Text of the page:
To Be Poor, To Be Black, To Be Poor and Black

Poor kids who do everything right don’t do better than rich kids who do everything wrong
by Matt O’Brien, The Washington Post

Poor Grads, Rich Dropouts

Specifically, rich high school dropouts remain in the top about as much as poor college grads stay stuck in the bottom — 14 versus 16 percent, respectively. Not only that, but these low-income strivers are just as likely to end up in the bottom as these wealthy ne’er-do-wells. Some meritocracy.

What’s going on? Well, it’s all about glass floors and glass ceilings. Rich kids who can go work for the family business — and, in Canada at least, 70 percent of the sons of the top 1 percent do just that — or inherit the family estate don’t need a high school diploma to get ahead. It’s an extreme example of what economists call “opportunity hoarding.” That includes everything from legacy college admissions to unpaid internships that let affluent parents rig the game a little more in their children’s favor.

But even if they didn’t, low-income kids would still have a hard time getting ahead. That’s, in part, because they’re targets for diploma mills that load them up with debt, but not a lot of prospects. And even if they do get a good degree, at least when it comes to black families, they’re more likely to still live in impoverished neighborhoods that keep them disconnected from opportunities.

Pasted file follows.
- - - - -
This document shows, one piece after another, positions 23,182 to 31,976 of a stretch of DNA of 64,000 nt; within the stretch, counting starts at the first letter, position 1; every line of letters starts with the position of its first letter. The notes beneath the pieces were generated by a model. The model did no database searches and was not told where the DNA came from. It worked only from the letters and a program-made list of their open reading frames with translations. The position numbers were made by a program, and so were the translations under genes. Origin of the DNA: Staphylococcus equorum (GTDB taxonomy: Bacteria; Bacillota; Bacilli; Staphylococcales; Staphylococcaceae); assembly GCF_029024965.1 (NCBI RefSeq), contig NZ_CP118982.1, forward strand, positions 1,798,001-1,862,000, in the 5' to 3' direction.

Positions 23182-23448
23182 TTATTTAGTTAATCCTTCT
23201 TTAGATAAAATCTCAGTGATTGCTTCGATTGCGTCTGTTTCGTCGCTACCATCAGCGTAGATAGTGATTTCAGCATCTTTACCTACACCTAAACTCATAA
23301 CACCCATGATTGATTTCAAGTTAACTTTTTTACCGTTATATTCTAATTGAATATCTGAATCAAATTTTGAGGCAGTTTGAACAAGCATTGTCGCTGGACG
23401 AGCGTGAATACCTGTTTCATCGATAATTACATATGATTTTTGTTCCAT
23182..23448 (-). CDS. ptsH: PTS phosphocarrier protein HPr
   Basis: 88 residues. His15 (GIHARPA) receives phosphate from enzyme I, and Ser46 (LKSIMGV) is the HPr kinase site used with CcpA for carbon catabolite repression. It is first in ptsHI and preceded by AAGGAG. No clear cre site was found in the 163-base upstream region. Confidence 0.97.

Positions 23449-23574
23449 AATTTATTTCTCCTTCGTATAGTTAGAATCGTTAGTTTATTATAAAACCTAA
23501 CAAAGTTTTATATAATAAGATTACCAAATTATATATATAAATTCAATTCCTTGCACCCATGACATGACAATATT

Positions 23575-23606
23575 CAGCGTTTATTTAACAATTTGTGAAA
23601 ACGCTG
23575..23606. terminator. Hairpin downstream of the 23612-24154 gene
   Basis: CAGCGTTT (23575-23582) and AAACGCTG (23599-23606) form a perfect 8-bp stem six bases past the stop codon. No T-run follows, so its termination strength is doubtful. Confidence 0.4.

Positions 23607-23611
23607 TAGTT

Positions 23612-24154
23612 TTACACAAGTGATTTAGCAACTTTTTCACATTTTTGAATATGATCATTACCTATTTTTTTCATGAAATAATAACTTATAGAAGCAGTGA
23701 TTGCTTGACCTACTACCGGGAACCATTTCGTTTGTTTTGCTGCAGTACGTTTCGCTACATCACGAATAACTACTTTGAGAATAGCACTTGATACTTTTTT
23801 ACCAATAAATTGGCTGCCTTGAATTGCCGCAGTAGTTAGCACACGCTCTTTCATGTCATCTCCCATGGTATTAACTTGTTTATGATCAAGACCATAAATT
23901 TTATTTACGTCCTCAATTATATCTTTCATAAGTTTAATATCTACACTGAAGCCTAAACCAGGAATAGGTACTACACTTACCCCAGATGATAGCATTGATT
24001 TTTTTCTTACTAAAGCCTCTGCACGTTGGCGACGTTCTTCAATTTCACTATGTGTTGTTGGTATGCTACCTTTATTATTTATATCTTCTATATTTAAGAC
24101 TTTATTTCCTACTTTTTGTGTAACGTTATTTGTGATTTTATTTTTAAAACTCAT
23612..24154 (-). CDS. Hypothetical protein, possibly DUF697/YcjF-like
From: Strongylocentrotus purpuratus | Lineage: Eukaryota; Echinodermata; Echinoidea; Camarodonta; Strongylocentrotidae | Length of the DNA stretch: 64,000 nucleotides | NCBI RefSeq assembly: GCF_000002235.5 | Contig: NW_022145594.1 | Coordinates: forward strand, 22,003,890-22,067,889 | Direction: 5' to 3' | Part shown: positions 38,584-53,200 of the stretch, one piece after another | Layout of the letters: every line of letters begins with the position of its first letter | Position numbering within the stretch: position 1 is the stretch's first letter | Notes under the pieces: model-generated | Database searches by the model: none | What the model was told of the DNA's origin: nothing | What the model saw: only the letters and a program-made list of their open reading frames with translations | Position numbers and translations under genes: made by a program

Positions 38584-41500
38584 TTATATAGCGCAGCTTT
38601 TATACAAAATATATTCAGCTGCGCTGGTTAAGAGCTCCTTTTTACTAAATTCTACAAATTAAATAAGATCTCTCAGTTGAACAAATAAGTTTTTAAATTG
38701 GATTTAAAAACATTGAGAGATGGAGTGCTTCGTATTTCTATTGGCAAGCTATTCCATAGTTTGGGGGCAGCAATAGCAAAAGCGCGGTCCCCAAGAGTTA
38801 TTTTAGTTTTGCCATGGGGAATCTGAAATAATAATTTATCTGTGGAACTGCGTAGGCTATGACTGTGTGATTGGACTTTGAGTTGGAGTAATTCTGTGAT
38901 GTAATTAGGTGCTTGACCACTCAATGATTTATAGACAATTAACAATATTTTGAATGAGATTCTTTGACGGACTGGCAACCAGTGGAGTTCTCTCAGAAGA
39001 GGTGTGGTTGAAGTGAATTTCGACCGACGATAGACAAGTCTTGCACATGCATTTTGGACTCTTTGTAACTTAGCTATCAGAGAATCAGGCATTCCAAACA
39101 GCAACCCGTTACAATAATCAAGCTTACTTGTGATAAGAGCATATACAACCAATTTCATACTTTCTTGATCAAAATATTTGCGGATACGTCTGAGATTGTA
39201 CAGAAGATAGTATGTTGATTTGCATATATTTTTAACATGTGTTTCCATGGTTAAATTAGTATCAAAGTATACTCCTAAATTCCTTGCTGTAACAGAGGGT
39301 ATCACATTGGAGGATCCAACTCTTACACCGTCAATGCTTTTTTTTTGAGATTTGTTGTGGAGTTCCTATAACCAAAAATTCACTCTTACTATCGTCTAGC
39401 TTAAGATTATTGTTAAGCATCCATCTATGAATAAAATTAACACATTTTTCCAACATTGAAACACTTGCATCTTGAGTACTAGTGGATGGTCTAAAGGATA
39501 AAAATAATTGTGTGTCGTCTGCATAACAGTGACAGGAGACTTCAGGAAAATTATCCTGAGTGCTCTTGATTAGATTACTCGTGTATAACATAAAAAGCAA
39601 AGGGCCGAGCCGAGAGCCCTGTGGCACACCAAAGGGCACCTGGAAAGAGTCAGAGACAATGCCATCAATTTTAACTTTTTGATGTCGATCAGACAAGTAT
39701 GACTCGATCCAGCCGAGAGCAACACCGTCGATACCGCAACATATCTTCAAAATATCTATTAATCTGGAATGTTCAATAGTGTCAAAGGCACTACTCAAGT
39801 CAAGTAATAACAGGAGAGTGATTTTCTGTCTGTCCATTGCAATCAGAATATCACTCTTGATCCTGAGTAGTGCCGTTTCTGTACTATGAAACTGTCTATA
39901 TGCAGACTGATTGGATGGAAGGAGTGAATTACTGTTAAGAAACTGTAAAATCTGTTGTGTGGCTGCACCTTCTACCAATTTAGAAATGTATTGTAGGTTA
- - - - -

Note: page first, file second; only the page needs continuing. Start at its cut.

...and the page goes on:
White High School Drop-Outs Are As Likely To Land Jobs As Black College Students
by Susan Adams, Forbes

African-Americans college students are about as likely to get hired as whites who have dropped out of high school. So says a new report from a non-profit called Young Invincibles, which analyzed data from the Bureau of Labor Statistics and the U.S. Census and examined the effect race and education levels have on unemployment. “We were startled to see just how much more education young African-Americans must get in order to have the same chance at landing a job as their white peers,” said Rory O’Sullivan, deputy director of Young Invincibles, in a statement.

RACE, CRIMINAL BACKGROUND, AND EMPLOYMENT
by Gwen Sharp, PhD, The Society Pages

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